• Use move but capture a variable which is a reference
    let rt_ref = &rt;
    let tx_ref = &tx;
    call_fn_mut(move |msg| blocking_send(rt_ref, tx_ref, msg));
    // Or
    call_fn_mut(move |msg| blocking_send(rt_ref.clone(), tx_ref.clone(), msg));
    

However, that's not going to work with call_fn_mut:

// Third-party code
fn call_fn_mut(mut f: impl FnMut(String) + Send + 'static) {

Because the + 'static bound means you can't call it with a closure that has captured any (non-'static) references. If you had captured references, the closure struct would conceptually look something like:

struct Closure<'a> {
    rt_ref: &'a Arc<Runtime>,
    tx_ref: &'a mpsc::Sender<String>,
}

And that lifetime 'a only lasts as long as your local variables, not 'static, aka forever. (But you didn't actually capture references in your code.)

As I try to illustrate above, what you capture will effect what the anonymous struct Closure looks like [1]. But it's not going to rewrite your code to remove the calls to .clone().

So body of the your function still looks something like

impl FnMut<(String,)> for Closure {
    fn call_mut(&mut self, (msg,) : (String,)) {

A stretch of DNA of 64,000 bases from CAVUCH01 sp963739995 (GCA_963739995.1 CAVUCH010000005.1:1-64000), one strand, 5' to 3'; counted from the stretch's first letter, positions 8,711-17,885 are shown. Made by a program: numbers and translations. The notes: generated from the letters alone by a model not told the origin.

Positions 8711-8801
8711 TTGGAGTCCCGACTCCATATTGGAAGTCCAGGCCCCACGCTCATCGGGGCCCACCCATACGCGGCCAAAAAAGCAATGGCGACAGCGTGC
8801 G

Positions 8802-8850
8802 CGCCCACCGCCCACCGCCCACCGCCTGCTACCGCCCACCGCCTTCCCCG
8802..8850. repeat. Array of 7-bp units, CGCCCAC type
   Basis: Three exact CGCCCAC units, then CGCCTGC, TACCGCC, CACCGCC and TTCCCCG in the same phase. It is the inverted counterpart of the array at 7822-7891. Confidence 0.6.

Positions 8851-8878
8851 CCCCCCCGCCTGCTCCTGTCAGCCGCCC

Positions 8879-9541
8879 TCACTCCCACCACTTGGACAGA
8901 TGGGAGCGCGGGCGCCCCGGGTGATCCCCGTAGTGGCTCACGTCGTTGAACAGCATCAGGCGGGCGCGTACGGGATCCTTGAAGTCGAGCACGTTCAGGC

blocking_send(&self.rt.clone(), &self.tx.clone(), msg);
    }
}

Because, well, that's what corresponds the body of the closure which you wrote. If the goal is to not clone within the capture, you'll need to not call .clone(). [2]


Here's a version that

  • Captures tx still
  • Captures a clone of the rc
    • So does not capture references, and is 'static
  • But passes references to blocking_send
    • So does not call clone inside the closure
    let rt = Arc::new(Runtime::new().unwrap());
    let rt_clone = rt.clone();
    call_fn_mut(move |msg| blocking_send(&rt_clone, &tx, msg));

The closure is still something like

struct Closure {
    rt_clone: Arc<Runtime>,
    tx: mpsc::Sender<String>,
}

Because that's what I captured (using move). But now the body is like

impl FnMut<(String,)> for Closure {
    fn call_mut(&mut self, (msg,) : (String,)) {
        blocking_send(&self.rt_clone, &self.tx, msg);